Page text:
Skip navigation
Please use this identifier to cite or link to this item:
Title: Family Policing or Family Preservation? A Historical Analysis of the Foundations of Child Welfare and Black Families in New Jersey
Authors: Paine, Isabel
Advisors: Mann, Anastasia
Department: Princeton School of Public and International Affairs
Class Year: 2024
Abstract: This thesis offers a historical analysis of the establishment of New Jersey’s Child Welfare System, focusing specifically on the perceptions of Black families by white Progressive reformers. In 1899, New Jersey founded its State Board of Children’s Guardians, marking the inception of the state's Child Welfare System. This Board has since evolved into New Jersey’s current Department of Children and Families. As highlighted by scholar Dorothy Roberts, the current Child Welfare System disproportionately targets and disrupts Black families both in New Jersey and across the nation, resulting in a family policing state with deep historical roots. While scholars often examine the separation of Black families during the Antebellum Era or the 20th-century welfare reform period, the late 19th and early 20th Centuries witnessed the rise of a sweeping Child Welfare Movement in the industrial Northeast. This movement was driven by a new Christian belief in children as malleable and innocent beings. Simultaneously, as noted by scholar Khalil Gibran Muhammad, this era witnessed the racialization of Black families in phenomena such as crime, poverty, labor, childhood, and motherhood. Structural blame was attributed to white poverty, while personal blame was placed on Black poverty. Black parents and children labored more and worked lower-paying jobs compared to their white counterparts. While sometimes included in a new definition of innocent childhood, Black children were also exploited and demonized. Black mothers, working more than white mothers, faced criticism for not staying home with their children, but they were still expected to work. Combining Roberts’ and Muhammad’s insights raises a critical question: did the racialization of crime, poverty, labor, childhood, and motherhood influence how Progressive white agents viewed Black families during the genesis of New Jersey’s Child Welfare System? I chose to focus on New Jersey due to its historical reputation as the ‘slave state of the North’ and the limited existing scholarship on its Child Welfare history. To address this question, I conducted extensive archival research online and at the New Jersey State Archives. To explore the racialization of Black families during the late 19th and early 20th Centuries, I analyzed census records, State Reports, and other primary sources. To gauge the potential impact of racialization on the perspectives of the State Board’s agents toward Black families, I examined case registers authored by white agents between 1895 and 1915. Over nine three-hour visits, I meticulously reviewed the accounts of every Black child who entered the System during that period, transcribing over 22,000 words of agent reports. Additionally, I transcribed 8,000 words of miscellaneous administrative documents related to the State Board’s establishment. In conjunction with a close-reading analysis, I employed MAXQDA software to identify patterns in the Case Registers. Drawing from my research on the racialization of Black families around the turn of the 20th Century, I developed 30 specific codes related to crime, poverty, labor, childhood, and motherhood. I systematically assigned these codes to sentences and paragraphs that exemplified each code’s theme. This process not only revealed the agents’ belief in white households as suitable environments for Black children, but it also showcased the significant levels of kinship care and mutual aid within Black communities at the time. A limitation of my argument is the absence of a comparative analysis of white agents’ portrayal of white children during the early stages of New Jersey’s State Board of Children’s Guardians. Nonetheless, my analysis demonstrates that, influenced by the racialization of crime, poverty, labor, childhood, and motherhood, white Progressive reformers adopted racialized perspectives towards Black families, driven by their perception of the state as a surrogate parent. Due to their racialized views of what constituted a proper home, caseworkers overlooked strong alternative community forms of care such as mutual aid and kinship care.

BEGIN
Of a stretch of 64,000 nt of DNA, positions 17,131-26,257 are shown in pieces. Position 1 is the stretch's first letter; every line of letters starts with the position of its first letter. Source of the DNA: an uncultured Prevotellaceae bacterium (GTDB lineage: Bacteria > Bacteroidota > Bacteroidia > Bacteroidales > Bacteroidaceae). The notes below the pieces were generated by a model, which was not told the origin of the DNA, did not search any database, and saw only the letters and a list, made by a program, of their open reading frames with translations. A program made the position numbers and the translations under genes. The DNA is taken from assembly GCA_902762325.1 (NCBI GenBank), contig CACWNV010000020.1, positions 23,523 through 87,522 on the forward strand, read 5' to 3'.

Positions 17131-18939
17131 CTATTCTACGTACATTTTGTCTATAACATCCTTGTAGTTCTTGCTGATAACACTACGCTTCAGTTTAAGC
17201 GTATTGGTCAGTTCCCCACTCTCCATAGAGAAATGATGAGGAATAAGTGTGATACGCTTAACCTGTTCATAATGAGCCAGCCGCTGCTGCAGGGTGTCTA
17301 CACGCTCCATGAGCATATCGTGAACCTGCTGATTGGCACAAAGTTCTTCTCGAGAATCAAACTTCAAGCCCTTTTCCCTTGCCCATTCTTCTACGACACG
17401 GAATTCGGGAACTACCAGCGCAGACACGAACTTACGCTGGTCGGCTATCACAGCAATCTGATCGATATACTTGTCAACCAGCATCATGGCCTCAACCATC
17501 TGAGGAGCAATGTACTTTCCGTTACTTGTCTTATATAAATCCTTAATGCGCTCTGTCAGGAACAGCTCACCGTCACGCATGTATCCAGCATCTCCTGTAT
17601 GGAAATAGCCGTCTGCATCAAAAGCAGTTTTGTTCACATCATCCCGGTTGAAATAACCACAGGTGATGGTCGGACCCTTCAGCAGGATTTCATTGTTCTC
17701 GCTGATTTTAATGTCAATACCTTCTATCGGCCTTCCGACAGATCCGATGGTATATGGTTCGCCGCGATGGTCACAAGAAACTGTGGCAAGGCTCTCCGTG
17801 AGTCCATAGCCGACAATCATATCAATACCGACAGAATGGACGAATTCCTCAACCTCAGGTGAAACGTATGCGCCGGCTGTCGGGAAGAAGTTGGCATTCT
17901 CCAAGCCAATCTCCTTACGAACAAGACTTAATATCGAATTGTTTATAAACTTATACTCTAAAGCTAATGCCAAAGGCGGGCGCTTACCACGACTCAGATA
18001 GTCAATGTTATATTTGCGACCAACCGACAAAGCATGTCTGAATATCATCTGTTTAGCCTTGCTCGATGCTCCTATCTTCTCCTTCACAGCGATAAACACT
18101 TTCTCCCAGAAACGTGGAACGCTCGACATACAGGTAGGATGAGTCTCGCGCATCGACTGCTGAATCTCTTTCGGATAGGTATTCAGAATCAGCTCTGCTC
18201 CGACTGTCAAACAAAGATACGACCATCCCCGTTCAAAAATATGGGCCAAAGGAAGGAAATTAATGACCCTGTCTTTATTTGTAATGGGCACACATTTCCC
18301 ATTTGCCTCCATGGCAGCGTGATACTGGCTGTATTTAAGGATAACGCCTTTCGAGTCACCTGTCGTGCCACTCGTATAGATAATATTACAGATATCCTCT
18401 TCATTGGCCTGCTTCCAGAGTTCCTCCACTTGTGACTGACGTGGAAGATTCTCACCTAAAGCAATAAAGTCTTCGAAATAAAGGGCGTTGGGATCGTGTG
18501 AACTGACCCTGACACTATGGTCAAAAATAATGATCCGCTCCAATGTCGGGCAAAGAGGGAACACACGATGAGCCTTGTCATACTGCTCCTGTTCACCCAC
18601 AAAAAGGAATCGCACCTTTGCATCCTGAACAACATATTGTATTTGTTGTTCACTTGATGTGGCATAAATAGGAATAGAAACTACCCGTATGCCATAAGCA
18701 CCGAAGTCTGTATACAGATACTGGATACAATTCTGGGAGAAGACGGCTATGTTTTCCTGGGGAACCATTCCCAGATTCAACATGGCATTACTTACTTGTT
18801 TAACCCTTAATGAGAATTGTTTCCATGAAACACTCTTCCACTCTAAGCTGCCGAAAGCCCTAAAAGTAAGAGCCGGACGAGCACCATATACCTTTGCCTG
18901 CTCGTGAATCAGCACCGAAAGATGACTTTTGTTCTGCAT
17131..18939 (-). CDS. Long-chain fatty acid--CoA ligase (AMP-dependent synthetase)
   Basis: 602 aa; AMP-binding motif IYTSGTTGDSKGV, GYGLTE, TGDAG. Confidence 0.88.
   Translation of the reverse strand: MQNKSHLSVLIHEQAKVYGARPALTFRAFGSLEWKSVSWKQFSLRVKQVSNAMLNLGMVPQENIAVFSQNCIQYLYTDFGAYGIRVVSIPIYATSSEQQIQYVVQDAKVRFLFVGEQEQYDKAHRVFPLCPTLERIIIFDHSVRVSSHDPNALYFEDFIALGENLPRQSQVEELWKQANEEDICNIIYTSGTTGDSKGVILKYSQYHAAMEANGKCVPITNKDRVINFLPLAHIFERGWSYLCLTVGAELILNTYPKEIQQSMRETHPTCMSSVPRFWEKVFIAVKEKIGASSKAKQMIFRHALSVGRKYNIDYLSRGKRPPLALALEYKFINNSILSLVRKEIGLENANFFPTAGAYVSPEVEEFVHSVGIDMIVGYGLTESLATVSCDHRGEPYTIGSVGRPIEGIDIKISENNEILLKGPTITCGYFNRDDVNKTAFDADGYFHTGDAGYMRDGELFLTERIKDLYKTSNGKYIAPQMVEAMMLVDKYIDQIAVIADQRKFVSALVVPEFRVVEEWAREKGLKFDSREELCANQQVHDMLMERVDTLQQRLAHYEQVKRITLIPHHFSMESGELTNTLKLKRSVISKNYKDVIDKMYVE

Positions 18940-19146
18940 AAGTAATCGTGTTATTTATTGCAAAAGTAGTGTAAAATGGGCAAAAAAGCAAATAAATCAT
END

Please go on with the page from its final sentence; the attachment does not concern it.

Type of Material: Princeton University Senior Theses
Language: en
Appears in Collections:Princeton School of Public and International Affairs, 1929-2024

Files in This Item:
File Description SizeFormat 
PAINE-ISABEL-THESIS.pdf1.76 MBAdobe PDF    Request a copy

Items in Dataspace are protected by copyright, with all rights reserved, unless otherwise indicated.